Tuesday, August 14, 2007

Did you see my interview with Wo Bao (My Paper)?

I don’t think many of you would have seen my interview with the Chinese newspaper Wo Bao (我报) last month. The article featured interviews with three Singaporeans born before independence. One was in his sixties, one in his fifties (me) and one in his forties.

The interview which was conducted over the phone was quite lengthy and spread over a few sessions. I narrated a lot about the stuff I write in this blog, such as the old places like my kampong, amusement parks like Wonderland, New/Great/Gay World, kampong life, movies and cinemas etc. Hence, I was quite surprised that the article that was finally published focussed only on my employment and career.

Anyway, here’s a rough translation.


Headline: Life in the Old Days

In the 70’s when there were no iPods, if you wanted to listen to music and radio on the move, you would need a transistor radio like this one (right photo).

Back in those days when high rise apartments were not a common sight, our parents and grandparents used to live in kampong houses like the one above (that’s a photo of my kampong house)

In conjunction with the launch of Singapore HeritageFest yesterday, Wo Bao spoke to 3 Singaporeans of different ages about life in those days.


Story No. 2 Working life in the 70’s

This university graduate found job immediately after graduation. Going on overseas assignments was prestigious.

Fifty-five year old proprietor of his own management consulting firm, Lam Chun See is author of the blog Good Morning Yesterday. He likes to reminisce about the old days and has attracted a following of young readers.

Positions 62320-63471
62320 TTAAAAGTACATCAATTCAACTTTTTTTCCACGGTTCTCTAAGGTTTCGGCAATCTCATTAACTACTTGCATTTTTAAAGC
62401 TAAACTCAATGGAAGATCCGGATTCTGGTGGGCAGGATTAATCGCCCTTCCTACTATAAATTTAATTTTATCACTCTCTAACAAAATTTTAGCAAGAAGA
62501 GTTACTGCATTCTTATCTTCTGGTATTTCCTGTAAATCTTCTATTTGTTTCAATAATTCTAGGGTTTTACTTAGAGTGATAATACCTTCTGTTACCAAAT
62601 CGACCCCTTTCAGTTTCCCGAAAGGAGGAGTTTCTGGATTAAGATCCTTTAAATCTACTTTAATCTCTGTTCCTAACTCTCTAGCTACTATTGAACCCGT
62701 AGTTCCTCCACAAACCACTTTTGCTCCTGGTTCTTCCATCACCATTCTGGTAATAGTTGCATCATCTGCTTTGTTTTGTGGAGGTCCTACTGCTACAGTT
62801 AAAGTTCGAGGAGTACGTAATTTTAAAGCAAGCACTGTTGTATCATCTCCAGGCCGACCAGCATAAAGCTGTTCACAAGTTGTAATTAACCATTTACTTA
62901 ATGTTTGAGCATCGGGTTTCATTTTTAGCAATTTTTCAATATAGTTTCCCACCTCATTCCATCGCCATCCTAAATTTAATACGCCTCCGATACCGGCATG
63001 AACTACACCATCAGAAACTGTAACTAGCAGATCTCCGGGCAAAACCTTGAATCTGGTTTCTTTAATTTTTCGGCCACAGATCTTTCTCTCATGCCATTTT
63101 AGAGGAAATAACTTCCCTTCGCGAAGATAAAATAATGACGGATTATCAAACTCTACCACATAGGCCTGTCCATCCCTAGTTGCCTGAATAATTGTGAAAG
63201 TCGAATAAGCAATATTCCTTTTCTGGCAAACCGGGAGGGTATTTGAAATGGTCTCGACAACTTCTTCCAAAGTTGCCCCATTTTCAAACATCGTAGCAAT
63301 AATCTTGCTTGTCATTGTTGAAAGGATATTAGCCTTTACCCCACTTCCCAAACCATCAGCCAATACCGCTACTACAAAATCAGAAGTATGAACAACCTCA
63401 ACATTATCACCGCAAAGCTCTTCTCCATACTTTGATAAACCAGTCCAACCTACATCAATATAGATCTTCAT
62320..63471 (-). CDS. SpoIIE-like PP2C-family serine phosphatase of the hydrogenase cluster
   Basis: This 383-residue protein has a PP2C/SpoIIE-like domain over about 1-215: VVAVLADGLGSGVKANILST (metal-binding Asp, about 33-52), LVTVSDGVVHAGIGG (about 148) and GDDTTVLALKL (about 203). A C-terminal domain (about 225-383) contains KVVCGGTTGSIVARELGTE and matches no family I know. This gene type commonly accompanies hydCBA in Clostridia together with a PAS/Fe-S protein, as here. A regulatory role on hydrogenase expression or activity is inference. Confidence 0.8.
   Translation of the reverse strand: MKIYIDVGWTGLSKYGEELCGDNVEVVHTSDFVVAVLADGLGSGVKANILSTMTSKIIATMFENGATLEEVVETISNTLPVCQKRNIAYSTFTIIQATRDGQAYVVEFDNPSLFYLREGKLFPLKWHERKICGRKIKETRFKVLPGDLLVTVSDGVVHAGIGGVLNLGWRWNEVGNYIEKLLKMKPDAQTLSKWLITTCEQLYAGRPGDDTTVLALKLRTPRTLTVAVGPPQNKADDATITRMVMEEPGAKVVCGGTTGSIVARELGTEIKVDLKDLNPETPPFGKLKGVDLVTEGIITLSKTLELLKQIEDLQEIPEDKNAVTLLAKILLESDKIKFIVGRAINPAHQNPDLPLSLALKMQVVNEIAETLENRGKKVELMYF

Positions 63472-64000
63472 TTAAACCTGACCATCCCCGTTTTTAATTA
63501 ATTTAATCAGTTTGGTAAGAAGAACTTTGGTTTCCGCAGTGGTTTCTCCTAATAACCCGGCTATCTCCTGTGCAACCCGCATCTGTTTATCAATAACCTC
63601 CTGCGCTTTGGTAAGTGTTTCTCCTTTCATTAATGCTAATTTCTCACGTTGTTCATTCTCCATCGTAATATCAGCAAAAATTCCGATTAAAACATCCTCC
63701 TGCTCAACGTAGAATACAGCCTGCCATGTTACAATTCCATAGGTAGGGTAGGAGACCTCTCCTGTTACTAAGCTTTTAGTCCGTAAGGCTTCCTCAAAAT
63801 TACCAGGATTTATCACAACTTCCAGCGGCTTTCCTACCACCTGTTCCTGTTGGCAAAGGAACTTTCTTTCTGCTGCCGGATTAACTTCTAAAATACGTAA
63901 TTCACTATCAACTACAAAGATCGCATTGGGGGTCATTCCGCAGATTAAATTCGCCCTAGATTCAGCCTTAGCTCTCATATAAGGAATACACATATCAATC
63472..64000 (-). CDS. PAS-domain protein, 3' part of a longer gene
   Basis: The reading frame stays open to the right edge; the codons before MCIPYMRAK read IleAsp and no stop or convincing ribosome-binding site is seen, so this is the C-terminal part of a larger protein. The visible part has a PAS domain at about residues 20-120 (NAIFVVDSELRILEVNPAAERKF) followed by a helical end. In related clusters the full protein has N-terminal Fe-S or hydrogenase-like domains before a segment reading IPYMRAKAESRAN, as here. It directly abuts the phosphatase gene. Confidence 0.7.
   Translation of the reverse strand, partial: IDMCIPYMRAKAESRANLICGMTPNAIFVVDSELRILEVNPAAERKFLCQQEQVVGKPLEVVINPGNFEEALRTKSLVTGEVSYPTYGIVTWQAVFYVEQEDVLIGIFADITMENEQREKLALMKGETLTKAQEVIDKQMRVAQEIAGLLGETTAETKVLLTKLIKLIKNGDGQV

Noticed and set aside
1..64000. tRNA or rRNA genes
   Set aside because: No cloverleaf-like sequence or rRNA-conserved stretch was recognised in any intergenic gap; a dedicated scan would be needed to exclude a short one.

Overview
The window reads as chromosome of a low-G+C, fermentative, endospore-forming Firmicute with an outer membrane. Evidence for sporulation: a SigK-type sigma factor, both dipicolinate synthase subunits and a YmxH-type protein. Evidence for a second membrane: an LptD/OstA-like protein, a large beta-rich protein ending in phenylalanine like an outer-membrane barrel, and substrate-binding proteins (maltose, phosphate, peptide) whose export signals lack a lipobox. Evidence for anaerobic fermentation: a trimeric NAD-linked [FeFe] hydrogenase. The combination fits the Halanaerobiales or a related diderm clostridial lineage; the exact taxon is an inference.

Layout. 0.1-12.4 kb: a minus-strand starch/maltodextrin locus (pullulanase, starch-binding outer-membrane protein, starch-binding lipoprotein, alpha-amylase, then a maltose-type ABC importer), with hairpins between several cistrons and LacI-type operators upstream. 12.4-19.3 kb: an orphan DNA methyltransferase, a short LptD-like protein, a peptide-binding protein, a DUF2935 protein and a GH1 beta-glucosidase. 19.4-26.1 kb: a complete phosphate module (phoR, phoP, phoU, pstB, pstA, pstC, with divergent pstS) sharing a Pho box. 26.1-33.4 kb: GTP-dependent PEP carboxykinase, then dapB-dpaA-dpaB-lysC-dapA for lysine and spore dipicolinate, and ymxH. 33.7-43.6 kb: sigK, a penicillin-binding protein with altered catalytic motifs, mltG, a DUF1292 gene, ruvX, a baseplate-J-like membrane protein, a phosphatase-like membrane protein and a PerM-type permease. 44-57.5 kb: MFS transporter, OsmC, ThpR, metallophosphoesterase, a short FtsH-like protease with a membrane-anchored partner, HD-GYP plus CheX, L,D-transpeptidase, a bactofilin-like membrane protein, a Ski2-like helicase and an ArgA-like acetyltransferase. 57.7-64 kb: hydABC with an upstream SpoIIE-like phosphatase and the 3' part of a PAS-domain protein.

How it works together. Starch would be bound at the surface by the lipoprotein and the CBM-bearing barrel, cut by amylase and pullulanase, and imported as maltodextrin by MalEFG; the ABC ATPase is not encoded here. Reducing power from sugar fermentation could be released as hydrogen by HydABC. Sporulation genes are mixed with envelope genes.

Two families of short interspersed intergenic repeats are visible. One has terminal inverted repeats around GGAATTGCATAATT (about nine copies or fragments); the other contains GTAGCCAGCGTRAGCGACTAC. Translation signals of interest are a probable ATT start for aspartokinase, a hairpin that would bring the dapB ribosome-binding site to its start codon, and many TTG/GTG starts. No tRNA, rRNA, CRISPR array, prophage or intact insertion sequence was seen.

Possibly one of the oldest bloggers in Singapore, he shared with this reporter what it was like to grow up in that era.

Recalling the days of newly-independent Singapore, LCS said that Singapore was facing a crisis with the imminent withdrawal of the British forces from the Far East coupled with the large number of post-war baby boomers entering the labour market.

Initially, many were worried about their livelihood. But the government was quick to find a solution – inviting foreign MNCs to set up factories in Jurong. The economy grew strongly after that.

Due to rapid industrialisation, the unemployment problem was largely solved by the mid-seventies.

LCS was able to gain admission to the Engineering Faculty on the local university. "At that time, the number of university graduates were relatively small in number and so most were able to find jobs immediately after graduation. "

LCS used the word ‘fortunate’ repeatedly in describing his own career.

In those days, to be sent for overseas assignment was regarded prestigious and enviable; even if it was to neighbouring Malaysia. LCS started work in MNC, Philips as an engineer. Then he learned that the National Productivity Board was sending staff to Japan for training and so he decided to join NPB.

In the eighties, the economy continued to be quite rosy (I think she got me wrong there – that should be nineties). Many public-sector employees set their sights on the private sector. LCS felt the urge to venture out on his own.